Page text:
‘Rush Hour’ Made Chris Tucker a Superstar. For His Encore, He Walked Away
For the record, Chris Tucker hasn’t gone anywhere, although he knows that some fans think otherwise. “It surprises me sometimes because I’m always working,” he said in 2014. “I’m on the road a lot. Last year, I was all over Australia and the Middle East. If you follow me on Twitter then you know.”
That was eight years ago, but if you check his Twitter today, you’ll see announcements of upcoming shows, as well as the occasional shoutout to his hometown Atlanta sports teams. But this week, there was also a brief period when a “Chris Tucker has died” rumor swirled on social media, and while it wasn’t true, it underlined the fact that the 51-year-old has spent most of the last two decades avoiding the thing that made him famous. And with the Rush Hour films back in the collective consciousness thanks to them being added to Netflix, it’s a reminder that, at one point, it seemed like Tucker was going to be the next comedic superstar. Instead, he essentially disappeared — or, more accurately, stopped being in movies. It remains one of the most fascinating vanishing acts of recent years.
Sometimes, celebrities walk away from the spotlight. Dave Chappelle famously quit his popular show because he just wasn’t feeling it anymore. Recording artists like D’Angelo have gone decades between albums. We’re so accustomed to a certain showbiz routine — famous person releases new movie/TV show/record, promotes the thing, goes away to make another one, and the cycle repeats — that it can seem downright perverse when a performer disrupts the formula. Don’t they know the drill? Don’t they know we expect more of the same thing that we liked from them, delivered at regular intervals to keep us satiated?
In his early career, Tucker didn’t give off the impression that he would eventually shun Hollywood. Quite the contrary, what was so remarkable was how unabashedly in-your-face he was, crafting a series of hilarious, motor-mouthed performances, whether it was in broad comedies (Friday), epic sci-fi spectacles (The Fifth Element) or Quentin Tarantino’s crime flick Jackie Brown. (He could also be a riveting actor in more serious fare, compellingly portraying a doomed Vietnam vet in Dead Presidents.) But the film that was perhaps most representative — and pointed to where he was going — was 1997’s Money Talks, in which he plays Franklin, a hustler who has to go on the run after he’s erroneously accused of murdering some cops. The reviews weren’t great, but Franklin’s live-wire zaniness — his mixture of intensity and high-pitched comedic riffs — suggested Tucker was more than a scene-stealer in other people’s movies. And so Money Talks director Brett Ratner brought him onto his next project, a story of mismatched cops who must work together to rescue a kidnapped girl.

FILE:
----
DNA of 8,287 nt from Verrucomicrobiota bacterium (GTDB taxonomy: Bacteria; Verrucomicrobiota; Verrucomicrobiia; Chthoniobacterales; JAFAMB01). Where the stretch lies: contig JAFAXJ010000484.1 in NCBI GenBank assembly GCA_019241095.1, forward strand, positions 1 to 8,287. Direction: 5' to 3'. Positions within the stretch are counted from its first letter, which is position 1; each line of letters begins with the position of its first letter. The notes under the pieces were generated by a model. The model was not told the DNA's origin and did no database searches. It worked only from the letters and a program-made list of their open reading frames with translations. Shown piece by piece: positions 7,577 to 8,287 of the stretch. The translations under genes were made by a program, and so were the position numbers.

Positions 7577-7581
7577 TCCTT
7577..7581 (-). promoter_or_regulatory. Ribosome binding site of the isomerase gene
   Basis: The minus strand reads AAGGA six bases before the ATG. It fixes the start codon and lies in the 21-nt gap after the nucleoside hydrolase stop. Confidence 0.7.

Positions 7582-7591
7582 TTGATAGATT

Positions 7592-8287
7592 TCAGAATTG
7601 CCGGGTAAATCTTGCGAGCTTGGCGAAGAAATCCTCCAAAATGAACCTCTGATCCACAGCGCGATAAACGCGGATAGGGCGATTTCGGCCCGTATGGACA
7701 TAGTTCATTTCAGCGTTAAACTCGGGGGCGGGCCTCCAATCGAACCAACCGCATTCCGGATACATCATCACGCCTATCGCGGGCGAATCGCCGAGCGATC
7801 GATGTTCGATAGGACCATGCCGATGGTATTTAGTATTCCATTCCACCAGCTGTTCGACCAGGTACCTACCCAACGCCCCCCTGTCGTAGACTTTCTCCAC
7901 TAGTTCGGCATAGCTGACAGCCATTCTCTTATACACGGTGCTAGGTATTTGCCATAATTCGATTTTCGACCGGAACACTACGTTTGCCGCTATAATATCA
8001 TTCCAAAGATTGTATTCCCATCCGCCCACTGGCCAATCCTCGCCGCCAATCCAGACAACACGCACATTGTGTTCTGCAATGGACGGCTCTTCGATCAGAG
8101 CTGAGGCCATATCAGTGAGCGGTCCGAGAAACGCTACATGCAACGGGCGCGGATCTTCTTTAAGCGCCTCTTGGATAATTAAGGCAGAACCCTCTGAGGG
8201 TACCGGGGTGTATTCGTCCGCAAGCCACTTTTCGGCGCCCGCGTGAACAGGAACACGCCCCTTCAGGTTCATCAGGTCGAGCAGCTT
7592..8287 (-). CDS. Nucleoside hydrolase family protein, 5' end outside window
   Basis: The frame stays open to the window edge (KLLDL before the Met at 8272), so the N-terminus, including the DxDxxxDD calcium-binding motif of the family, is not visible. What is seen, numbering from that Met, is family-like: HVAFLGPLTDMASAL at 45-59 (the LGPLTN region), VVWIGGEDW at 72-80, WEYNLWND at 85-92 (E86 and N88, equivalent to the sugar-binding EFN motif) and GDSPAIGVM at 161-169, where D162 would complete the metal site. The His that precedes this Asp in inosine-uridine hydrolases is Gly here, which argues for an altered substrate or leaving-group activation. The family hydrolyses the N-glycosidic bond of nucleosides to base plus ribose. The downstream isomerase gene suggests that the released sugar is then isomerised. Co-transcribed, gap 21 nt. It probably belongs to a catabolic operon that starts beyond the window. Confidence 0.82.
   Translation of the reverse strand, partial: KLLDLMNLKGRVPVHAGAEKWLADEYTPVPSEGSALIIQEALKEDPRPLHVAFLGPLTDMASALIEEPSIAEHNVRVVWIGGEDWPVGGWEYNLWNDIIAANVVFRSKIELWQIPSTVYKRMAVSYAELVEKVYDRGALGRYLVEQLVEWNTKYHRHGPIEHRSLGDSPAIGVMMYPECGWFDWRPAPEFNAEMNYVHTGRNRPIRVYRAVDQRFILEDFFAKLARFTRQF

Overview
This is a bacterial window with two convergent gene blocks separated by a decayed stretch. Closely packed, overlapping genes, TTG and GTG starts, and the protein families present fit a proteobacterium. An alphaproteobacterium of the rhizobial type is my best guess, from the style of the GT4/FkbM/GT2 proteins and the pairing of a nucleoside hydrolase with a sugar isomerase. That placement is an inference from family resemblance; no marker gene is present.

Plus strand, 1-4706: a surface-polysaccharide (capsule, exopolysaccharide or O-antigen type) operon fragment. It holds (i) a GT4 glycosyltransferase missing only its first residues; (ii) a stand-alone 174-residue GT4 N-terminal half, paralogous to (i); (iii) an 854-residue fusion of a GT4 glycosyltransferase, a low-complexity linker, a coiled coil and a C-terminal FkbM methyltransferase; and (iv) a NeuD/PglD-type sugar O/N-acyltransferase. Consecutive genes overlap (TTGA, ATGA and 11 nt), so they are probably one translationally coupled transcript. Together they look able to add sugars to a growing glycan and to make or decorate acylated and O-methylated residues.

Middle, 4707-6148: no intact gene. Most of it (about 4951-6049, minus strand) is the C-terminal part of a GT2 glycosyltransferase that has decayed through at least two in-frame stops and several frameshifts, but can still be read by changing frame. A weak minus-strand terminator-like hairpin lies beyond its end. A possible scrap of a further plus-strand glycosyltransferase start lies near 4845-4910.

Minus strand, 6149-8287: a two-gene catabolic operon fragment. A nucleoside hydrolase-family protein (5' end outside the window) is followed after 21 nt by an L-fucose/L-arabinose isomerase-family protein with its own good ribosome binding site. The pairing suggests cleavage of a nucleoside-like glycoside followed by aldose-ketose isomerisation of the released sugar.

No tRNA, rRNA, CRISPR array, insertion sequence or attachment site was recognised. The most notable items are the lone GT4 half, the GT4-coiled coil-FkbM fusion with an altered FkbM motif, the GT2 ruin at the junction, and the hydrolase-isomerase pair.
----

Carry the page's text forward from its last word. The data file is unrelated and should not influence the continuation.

When Rush Hour opened on September 18, 1998, it’s fair to say more people bought a ticket to see Tucker’s iconic co-star, Jackie Chan. A Hong Kong action legend, Chan had the moves and the grace, and even if he wasn’t quite as nimble as he was in his prime, his fight sequences in Rush Hour were plenty captivating. But Ratner’s action-comedy was primarily focused on the duo’s buddy-cop chemistry, eliciting plenty of laughs from the friction between two guys who came from different cultures. Chan’s Detective Inspector Lee was the by-the-book Hong Kong policeman, while Tucker’s Detective James Carter was a shoot-from-the-lip L.A. cop. Sure, Rush Hour played into stereotypes and the characters’ animosity was like a high-octane ripoff of Lethal Weapon, but the movie succeeded because you couldn’t deny just how much fun it was to see Chan as the poker-faced straight man to Tucker’s bug-eyed tantrums. If Carter was solo in a film, it wouldn’t work — Tucker’s cranked-to-11 energy would be exhausting without a complementary actor grounding him in something real — but the two of them together was dynamite.
Initially, though, Chan wasn’t convinced, fearing that Rush Hour was awful. (“That’s a terrible movie,” he remembers telling his manager. “They don’t allow me to do my own style . The English, I’m not good. Chris Tucker’s English, I don’t understand. Terrible movie!”) But Rush Hour was a surprise hit, helping to cement Chan’s crossover into American movies. As for Tucker, it made him a superstar.
It also made him rich. This was an era when comedians were commanding astronomical amounts for their films. Jim Carrey made history when he was the first actor to collect a $20 million payday, for The Cable Guy, and a few years later, Tucker was paid the same amount for Rush Hour 2. Tucker wasn’t fazed by those who said he wasn’t worth such a hefty sum. “ made $250 million around the world, so $20 million isn’t that much when you look at it like that,” he explained when the sequel was released in the summer of 2001. “Rush Hour was a big success, so you benefit from that success.” All Rush Hour 2 did was gross even more money than the first.